Peter Wrege is a researcher investigating how many elephants there are in Africa and how many are being killed. He’s using a subset of AI called neural networks to analyze sound collected by 50 recorders placed throughout the Central African rainforest and extrapolate the sounds of elephants over other noises. From there, the AI can determine the likelihood of whether or not the pattern pieced together is an elephant. Wrege isn’t alone in using AI as a means of helping save the pachyderms.
Nicole Kobie, GQ Magazine UK
TikTok has helped artists find listeners and make their songs suitable for memes. Experts say that it’s also changed the industry when it comes to who benefits from royalties—it’s now a songwriter/publisher’s market. But some also warn about TikTok’s use, especially being owned by a Chinese company risks the dangers of surveillance and uncertainty about who’s processing the data.
Tiffani Ashley Bell, Marker by Medium
In an ideal world, a founder would use their time on stage to sell investors on a vision: one where their startup nearly monopolizes a market and moves humanity forward, all while making a ton of money for everyone involved, and that’s all investors would focus on. But the sheer pageantry of it all encourages snap judgments of everything from ethnicity and gender expression to educational pedigree. Whether unconscious or not, the process is rife with discrimination and bias.
Heather Kelly, The Washington Post
Schools have become high-tech, using computers to help students learn, but it comes at a cost to privacy. The Washington Post looks at a Virginia high school using the e-Hallpass software that tracks a student’s whereabouts, whether it’s the bathroom, classroom, principal’s office, or somewhere else on campus. Do the benefits of education technology outweigh sacrificing a child’s privacy?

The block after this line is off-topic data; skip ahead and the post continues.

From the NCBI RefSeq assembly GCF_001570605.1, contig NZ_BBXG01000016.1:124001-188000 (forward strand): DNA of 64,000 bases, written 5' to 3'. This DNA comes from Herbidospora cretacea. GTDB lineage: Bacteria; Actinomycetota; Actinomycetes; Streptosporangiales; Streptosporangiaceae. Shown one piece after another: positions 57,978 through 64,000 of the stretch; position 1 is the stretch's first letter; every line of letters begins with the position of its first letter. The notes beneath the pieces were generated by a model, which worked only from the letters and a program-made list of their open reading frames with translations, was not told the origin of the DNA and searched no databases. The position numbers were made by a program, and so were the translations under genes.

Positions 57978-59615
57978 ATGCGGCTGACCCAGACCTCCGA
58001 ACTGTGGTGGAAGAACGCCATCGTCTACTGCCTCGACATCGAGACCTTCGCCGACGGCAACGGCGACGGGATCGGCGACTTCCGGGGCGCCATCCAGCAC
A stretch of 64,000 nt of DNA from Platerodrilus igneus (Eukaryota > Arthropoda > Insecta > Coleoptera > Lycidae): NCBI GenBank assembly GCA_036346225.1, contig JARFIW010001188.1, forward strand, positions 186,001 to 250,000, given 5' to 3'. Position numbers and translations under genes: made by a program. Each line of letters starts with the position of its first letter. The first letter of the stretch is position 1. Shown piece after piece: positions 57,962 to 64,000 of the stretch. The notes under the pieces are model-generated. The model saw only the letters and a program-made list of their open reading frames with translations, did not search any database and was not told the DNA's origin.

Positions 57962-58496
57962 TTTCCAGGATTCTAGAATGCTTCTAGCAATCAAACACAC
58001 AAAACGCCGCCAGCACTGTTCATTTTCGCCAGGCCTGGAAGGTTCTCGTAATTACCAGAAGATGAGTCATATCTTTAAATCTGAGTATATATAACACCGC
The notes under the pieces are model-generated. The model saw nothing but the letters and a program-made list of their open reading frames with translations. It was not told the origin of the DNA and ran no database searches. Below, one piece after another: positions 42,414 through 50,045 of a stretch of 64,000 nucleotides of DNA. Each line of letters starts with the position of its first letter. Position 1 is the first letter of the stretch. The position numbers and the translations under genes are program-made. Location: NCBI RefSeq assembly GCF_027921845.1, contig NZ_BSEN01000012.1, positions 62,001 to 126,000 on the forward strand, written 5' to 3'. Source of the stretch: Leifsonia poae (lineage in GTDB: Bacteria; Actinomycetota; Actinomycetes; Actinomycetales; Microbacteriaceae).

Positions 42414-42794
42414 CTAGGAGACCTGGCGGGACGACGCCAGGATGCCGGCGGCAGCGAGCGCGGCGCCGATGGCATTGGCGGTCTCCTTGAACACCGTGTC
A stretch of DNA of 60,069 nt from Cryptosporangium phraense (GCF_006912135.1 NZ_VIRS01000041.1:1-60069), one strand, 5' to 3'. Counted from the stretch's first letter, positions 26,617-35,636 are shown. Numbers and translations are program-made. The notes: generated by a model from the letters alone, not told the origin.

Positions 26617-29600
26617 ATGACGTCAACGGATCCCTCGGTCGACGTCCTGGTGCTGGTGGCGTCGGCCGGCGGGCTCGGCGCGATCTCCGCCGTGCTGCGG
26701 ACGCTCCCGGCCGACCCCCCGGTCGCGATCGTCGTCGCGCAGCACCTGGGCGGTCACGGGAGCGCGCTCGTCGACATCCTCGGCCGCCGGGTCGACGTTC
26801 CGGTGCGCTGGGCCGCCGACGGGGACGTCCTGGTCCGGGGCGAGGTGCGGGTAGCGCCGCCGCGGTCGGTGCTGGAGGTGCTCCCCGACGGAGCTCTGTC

Matthew Haag and Winnie Hu, The New York Times
The most populated city in America faces clogged streets not by more cars, but as a result of convenience. Ordering online, especially from Amazon, has resulted in millions of packages being delivered to homes and businesses, and the building of storage infrastructure around the Big Apple.
The average number of daily deliveries to households in New York City tripled to more than 1.1 million shipments from 2009 to 2017, the latest year for which data was available, according to the Rensselaer Polytechnic Institute Center of Excellence for Sustainable Urban Freight Systems.
Raffi Khatchadourian, The New Yorker
Tiversa dominated an emerging online market—before it was accused of fraud, extortion, and manipulating the federal government.
Adam Clark Estes, Gizmodo
The first thing you need to know about Deep Fusion is that Apple is very proud of it. The company devoted several minutes to a preview of the feature at its September event, where it touted Deep Fusion as “the first time a neural engine is responsible for generating the output image.” In practice, this involves the iPhone taking nine total photographs, and then the neural engine in the new ultra-powerful A13 Bionic chip essentially pulls out the best pixels in each image and reassembles a photo with more detail and less noise than you’d get from an iPhone without Deep Fusion.
Renee Dudley, ProPublica
Thanks to Michael Gillespie, an obscure programmer at a Nerds on Call repair store, hundreds of thousands of ransomware victims have recovered their files for free.